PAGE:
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Family favorites: Italian cooking may take time, but it is simple, hearty

To tell if pasta is done, Maria Wilson's family throws a few strands against the wall. If it sticks, it's ready. But most people overcook their pasta, says Wilson, owner of Santa Lucia Restaurante in Fargo. She's revolted by mushy noodles. "Pasta...

To tell if pasta is done, Maria Wilson's family throws a few strands against the wall.

If it sticks, it's ready.

But most people overcook their pasta, says Wilson, owner of Santa Lucia Restaurante in Fargo.

She's revolted by mushy noodles.

"Pasta is supposed to be al dente," she says. "Seven minutes is the maximum boiling time."


It's then strained under cold water to stop the cooking, and coated with scorching olive oil.

Wilson's grandmother would drop bread crumbs into the pot to test the olive oil. If they sizzled, the oil was hot enough.

Al dente pasta is just one feature of authentic Italian cooking.

The first step to good Italian food is using the right ingredients, Wilson says.

Extra virgin olive oil, authentic cheeses and fresh garlic, oregano and basil accentuate every dish.

Susan Hinsperger, culinary manager for the Fargo Olive Garden, learned about authentic Italian food while at the Culinary Institute in Tuscany two years ago.

She saw chefs going to the market to buy fresh herbs and vegetables.

"Their produce was incredible," Hinsperger says. "I have never seen anything like it."


She learned the importance of layering ingredients -- adding one at a time to a soup or sauce -- to build the flavors of the dish.

All that stirring and simmering may take time, but she says Italian is very simple cooking.

Wilson says that Italian food can be healthy, with lots of fresh vegetables.

It can also be economical.

For example, cacciatore, Italian for "hunter," is a mishmash of whatever is in the fridge, Wilson says.

While the sauce typically features mushrooms and peppers, cooks can use celery, artichoke hearts, carrots, broccoli, squash or eggplant as well.

And large recipes, like trays of lasagna and pots of sauce, accommodate busy families.

"Italian food is the kind of food you can make at the beginning of the week and eat for the next three, four days," Wilson says.


Cacciatore sauce

¼ cup extra virgin olive oil

1 large onion, finely diced

2 large garlic cloves, roasted in the oven and finely chopped

1 red pepper, chopped

1 large green pepper, chopped

5 fresh mushrooms, sliced

1 large tomato, chopped


¼ cup fresh parsley, chopped

¼ cup fresh basil, chopped

3 tablespoons sugar (optional)

½ tablespoon pepper

1 tablespoon salt

1 tablespoon oregano

28-ounce can whole peeled tomatoes, crushed

6-ounce can tomato paste


Sauté onions and garlic in olive oil over medium heat until onions are caramelized.

Stir in peppers, mushrooms, chopped tomato, parsley and basil. Add sugar, pepper, salt, oregano and crushed tomatoes. Fill can half-full with water and add to mixture. Boil for 10 minutes.

Turn heat to low, then add tomato paste. Let simmer over low heat for 1 hour, until thick. Add more salt if needed.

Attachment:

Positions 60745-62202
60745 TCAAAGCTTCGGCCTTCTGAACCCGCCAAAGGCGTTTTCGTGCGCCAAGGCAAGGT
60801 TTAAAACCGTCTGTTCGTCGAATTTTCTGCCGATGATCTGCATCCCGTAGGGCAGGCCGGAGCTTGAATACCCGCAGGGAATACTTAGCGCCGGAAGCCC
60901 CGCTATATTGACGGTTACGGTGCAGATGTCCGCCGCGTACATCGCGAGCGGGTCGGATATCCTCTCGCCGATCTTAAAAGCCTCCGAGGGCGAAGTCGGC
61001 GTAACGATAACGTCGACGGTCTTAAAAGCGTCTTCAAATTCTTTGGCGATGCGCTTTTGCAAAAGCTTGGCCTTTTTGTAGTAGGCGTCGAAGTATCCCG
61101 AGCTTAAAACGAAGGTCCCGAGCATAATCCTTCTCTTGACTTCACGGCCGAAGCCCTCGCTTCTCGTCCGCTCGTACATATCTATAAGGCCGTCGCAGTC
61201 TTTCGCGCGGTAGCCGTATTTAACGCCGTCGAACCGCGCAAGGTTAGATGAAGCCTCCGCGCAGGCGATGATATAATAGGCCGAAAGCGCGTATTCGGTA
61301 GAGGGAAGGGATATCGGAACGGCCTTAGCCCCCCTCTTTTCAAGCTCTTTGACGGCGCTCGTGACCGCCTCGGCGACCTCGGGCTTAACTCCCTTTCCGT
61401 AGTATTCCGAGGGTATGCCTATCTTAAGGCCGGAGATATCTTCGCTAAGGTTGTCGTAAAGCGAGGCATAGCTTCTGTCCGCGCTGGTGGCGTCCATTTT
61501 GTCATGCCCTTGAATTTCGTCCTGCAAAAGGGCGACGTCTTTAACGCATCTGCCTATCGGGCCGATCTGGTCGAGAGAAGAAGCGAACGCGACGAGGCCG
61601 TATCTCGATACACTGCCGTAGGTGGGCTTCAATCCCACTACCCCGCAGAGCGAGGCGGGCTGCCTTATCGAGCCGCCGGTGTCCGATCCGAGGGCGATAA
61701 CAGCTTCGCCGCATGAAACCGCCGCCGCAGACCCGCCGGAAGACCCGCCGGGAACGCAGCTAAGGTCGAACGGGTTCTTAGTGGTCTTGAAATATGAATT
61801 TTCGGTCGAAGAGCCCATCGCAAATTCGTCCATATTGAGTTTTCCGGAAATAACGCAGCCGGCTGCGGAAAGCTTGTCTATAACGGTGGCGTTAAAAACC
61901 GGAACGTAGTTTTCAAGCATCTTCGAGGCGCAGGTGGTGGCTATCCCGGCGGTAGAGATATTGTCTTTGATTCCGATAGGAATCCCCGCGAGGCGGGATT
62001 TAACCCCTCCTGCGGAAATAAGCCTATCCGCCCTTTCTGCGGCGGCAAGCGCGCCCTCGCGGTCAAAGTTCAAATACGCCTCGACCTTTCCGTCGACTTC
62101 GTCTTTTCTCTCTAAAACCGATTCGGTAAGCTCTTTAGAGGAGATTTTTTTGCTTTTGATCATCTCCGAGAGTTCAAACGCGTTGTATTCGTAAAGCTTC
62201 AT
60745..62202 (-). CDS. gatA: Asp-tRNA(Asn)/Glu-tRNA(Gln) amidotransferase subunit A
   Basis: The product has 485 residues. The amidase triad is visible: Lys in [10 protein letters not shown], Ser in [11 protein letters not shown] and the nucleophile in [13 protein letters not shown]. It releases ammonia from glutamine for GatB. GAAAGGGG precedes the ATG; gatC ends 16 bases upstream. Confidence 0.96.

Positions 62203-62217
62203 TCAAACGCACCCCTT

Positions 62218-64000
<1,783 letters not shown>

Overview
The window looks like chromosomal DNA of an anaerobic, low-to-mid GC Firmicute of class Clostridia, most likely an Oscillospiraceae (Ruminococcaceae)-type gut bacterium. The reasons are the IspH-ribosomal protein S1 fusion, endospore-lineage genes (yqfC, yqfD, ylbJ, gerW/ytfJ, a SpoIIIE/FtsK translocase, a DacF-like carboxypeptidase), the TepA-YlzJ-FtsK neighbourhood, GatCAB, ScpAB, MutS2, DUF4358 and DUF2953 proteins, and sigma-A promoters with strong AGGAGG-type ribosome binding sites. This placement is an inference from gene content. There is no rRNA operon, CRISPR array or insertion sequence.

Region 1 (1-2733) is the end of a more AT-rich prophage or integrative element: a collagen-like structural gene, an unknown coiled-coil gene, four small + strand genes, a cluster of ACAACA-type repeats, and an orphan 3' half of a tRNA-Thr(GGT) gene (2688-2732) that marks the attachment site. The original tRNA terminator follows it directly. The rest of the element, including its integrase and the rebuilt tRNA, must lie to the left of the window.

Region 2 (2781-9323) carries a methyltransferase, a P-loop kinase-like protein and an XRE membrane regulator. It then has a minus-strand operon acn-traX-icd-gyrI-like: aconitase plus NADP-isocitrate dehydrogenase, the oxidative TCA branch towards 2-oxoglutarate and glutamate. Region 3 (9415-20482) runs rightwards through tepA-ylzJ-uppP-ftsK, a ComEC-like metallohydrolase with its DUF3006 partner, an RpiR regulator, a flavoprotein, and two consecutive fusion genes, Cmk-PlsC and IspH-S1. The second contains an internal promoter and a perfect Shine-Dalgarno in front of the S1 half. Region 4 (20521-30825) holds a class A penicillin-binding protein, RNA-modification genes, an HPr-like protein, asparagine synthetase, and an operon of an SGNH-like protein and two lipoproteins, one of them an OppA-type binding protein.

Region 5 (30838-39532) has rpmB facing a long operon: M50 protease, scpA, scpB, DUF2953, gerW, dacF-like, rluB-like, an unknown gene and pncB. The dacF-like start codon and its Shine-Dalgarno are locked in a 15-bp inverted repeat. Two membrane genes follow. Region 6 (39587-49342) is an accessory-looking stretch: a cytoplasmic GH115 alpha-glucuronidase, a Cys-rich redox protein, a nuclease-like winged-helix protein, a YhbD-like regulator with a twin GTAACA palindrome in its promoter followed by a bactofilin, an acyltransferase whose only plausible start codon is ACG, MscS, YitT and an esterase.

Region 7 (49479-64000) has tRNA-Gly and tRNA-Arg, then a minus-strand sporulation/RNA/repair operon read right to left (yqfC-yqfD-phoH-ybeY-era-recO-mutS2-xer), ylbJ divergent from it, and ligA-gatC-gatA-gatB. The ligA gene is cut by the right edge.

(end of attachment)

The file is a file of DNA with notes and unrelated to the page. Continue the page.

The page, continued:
Serve over any kind of pasta, with or without roasted chicken. Serves 6.

Recipe from Maria Wilson, Santa Lucia

Chicken Castellina

1½ pounds skinless, boneless chicken breasts, cut into 1- to 1½-inch pieces

6 ounces flour


¼ teaspoon salt

¼ teaspoon pepper

1½ ounces olive oil

2 ounces white wine

1½ pounds cooked pasta

Castellina sauce (recipe below)

Fresh parsley, chopped

Mix flour with salt and pepper. Coat chicken in seasoned flour, shake off excess flour.

Heat olive oil in large sauté pan. Add chicken in a single layer and cook until golden brown on both sides, approximately 7 minutes. Using a meat thermometer, make sure the internal temperature of the thickest piece of chicken reaches 165 degrees.

Begin pasta in a separate pot according to package directions.

Add wine to chicken in pan. There will be a low flame in pan. Toss gently until wine is evaporated. Once reduced, bring to a boil on medium-high heat.

Place 6 ounces of cooked pasta on each plate. Evenly distribute chicken and Castellina sauce over pasta. Garnish with chopped parsley. Serves 4.

Castellina sauce

2 ounces bacon, diced

3 ounces butter, cubed

1 teaspoon garlic, chopped

2 ounces sun-dried tomatoes, diced

12 ounces heavy cream

12 ounces milk

1 ounce corn starch

2 ounces grated Parmesan

3 ounces smoked Gouda, chopped

3 ounces mushrooms, sliced

8½-ounce can sliced artichokes, drained

1 tablespoon fresh rosemary, chopped

½ teaspoon salt

¼ teaspoon pepper

In a 3-quart saucepan or large pot, sauté bacon over medium-high heat until crisp and golden, not dark.

Lower heat, add butter and melt. Add garlic and sun-dried tomatoes. Sauté for approximately 1 minute stirring frequently. Do not brown.

Whisk in cream, milk and cornstarch. Raise heat to medium-high. Whisk in Parmesan and Gouda. Once cheese melts, add mushrooms, artichokes, rosemary, salt and pepper, and bring to a boil, stirring continuously. Remove from heat and let stand uncovered.

Recipe from Olive Garden

Berries and Zabaione

8 extra large egg yolks

¼ cup sugar

¼ cup Amaretto or Frangelico liqueur

1 cup whipping cream

4 scoops raspberry sorbet or sherbet

2 cups fresh strawberries cut in half lengthwise

1 cup fresh blueberries

Whip egg yolks in the top of a double boiler. The upper pan should not touch the hot water.

Stir in sugar and liqueur until smooth, at about 165 degrees.

Cool until mixture is below 40 degrees. Fold in whipping cream and mix well. Set completed Zabaione aside.

Place one scoop of raspberry sorbet or sherbet inside four wine glasses. Add ½ cup fresh strawberries and ¼ cup of fresh blueberries to each wine glass and top with Zabaione. Serves 4.

Recipe from Olive Garden

Readers can reach Forum reporter Sherri Richards at (701) 241-5525

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